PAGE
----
Below is a piece of commentary from Randall Fleming of City Watch LA, who posited the following question on Tuesday, April 1: Did Inglewood Mayor Declare April Fool’s a City Holiday? Since then, Mayor James T. Butts has officially responded, clearing up the confusion. From the Mayor:
Response to the Randall Fleming diatribe:
The observance of Cesar Chavez Day, which is a state-recognized holiday in the states of California and Texas is commemorated to promote service to the community in honor of Cesar Chavez’s life and work. Many state government offices, community colleges, and libraries are closed along with the City of Inglewood. Even President Barack Obama proclaimed Cesar Chavez Day as a day to “call upon all Americans to observe this day with appropriate service, community, and education al programs to honor Cesar Chavez’s enduring legacy”(see here). In addition, there are celebrations in his honor in Arizona, Michigan, Nebraska, and New Mexico and has been observed in California since 1995, in Texas since 2000, and in Colorado since 2003 as state holidays.
There was no April Fool’s Day joke, nor was there a five-day weekend, as Tuesday, April 1, 2014, was not a City holiday. As such, City Hall was open for business. The fact there was no City Council Meeting was due to the fact that there was no anticipated quorum of City Council Members (e.g., there must be at least three members in attendance). The fact there was a recognized Monday holiday simply meant that City Hall was closed for one day out of the five days, as City Hall was open Tuesday through Friday, April 1st through April 4th.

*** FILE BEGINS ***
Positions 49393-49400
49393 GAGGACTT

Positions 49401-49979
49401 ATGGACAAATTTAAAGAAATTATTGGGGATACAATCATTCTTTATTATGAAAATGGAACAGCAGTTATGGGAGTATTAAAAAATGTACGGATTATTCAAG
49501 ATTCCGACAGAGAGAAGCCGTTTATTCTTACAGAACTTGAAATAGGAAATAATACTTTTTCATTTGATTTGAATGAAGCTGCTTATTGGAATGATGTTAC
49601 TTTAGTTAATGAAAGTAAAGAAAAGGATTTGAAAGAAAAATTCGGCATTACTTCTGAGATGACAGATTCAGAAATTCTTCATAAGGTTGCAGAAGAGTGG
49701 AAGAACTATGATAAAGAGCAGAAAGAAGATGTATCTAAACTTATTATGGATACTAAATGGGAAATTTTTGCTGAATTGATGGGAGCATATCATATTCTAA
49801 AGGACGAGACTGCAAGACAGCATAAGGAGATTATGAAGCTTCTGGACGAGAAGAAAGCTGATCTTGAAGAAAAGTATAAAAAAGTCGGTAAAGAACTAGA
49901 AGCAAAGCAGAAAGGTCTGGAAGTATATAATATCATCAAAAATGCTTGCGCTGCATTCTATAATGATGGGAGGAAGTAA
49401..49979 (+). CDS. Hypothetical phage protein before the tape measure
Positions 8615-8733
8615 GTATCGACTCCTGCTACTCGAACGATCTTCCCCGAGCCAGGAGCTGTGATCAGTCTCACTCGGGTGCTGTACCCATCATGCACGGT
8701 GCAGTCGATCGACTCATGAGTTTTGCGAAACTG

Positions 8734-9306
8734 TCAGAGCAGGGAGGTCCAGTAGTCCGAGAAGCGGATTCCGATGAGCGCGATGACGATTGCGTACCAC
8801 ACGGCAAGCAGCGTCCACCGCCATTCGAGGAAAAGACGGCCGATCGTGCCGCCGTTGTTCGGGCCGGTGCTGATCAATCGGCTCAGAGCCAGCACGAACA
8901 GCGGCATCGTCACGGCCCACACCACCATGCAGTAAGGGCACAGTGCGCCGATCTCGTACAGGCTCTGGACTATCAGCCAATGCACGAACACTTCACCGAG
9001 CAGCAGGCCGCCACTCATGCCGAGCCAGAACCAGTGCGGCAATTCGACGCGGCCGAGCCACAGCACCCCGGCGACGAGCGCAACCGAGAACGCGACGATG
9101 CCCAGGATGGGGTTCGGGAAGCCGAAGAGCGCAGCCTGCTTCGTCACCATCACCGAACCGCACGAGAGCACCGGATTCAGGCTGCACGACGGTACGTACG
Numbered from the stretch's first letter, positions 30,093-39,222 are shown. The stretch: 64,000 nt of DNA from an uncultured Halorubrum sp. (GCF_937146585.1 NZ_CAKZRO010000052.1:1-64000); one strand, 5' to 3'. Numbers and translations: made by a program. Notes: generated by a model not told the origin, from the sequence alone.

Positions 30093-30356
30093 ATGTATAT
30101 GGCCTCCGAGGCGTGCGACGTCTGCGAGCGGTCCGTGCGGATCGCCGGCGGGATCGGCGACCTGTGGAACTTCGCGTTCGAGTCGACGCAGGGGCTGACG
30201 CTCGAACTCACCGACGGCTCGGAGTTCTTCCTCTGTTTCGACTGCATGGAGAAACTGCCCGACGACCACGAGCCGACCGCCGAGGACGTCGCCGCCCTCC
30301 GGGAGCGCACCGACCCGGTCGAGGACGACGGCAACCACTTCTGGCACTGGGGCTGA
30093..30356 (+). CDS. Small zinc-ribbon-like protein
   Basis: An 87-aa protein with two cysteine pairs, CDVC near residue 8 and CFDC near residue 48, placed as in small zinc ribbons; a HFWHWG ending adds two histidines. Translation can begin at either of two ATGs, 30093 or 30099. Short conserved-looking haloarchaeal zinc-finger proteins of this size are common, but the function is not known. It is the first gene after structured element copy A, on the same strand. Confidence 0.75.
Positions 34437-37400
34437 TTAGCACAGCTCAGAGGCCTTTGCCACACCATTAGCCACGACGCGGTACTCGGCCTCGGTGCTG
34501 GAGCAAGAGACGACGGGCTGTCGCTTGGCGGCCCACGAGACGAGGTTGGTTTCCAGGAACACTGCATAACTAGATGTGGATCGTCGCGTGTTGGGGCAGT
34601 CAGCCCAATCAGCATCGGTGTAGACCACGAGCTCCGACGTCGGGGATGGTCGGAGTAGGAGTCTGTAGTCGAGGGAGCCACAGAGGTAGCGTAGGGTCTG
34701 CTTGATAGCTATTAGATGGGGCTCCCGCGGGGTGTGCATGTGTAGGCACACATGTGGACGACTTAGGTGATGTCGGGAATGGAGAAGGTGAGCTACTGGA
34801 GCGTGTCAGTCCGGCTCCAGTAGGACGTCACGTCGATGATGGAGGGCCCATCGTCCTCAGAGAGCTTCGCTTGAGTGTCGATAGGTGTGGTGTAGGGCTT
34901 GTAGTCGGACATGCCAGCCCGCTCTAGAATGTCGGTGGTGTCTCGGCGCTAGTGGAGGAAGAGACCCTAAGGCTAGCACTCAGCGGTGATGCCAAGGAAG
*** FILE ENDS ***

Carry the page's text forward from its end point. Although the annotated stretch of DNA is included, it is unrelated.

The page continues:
The salaries paid to the Mayor and Council Members have remained constant for nearly two decades. The only changes made were when a previous City Council, more than a decade ago, authorized certain reimbursements that were authorized for vehicle use and a communications allowance be rolled into their salaries making them taxable.
I was not “handpicked by former Mayor Dorn” nor have I ever told anyone that. I was an Inglewood Police Officer, only the 7th Black officer when I was hired. I rose to the rank of Deputy Police Chief, 2nd highest rank in the IPD. At the age of 37 I was selected to head the Santa Monica Police Department as Chief of Police, the first African American and youngest police chief in their history. I served the citizens of Santa Monica for 15 years until I was selected to head the Homeland Security, Public Safety and Counter terrorism programs of the Los Angeles World Airport system where I served until December of 2009. In 2009 LAX was recognized by the Transportation Security Administration as the most secure in the United States. I ran for mayor in Inglewood for one reason, to serve the City that gave me my first career, a City that was imploding financially.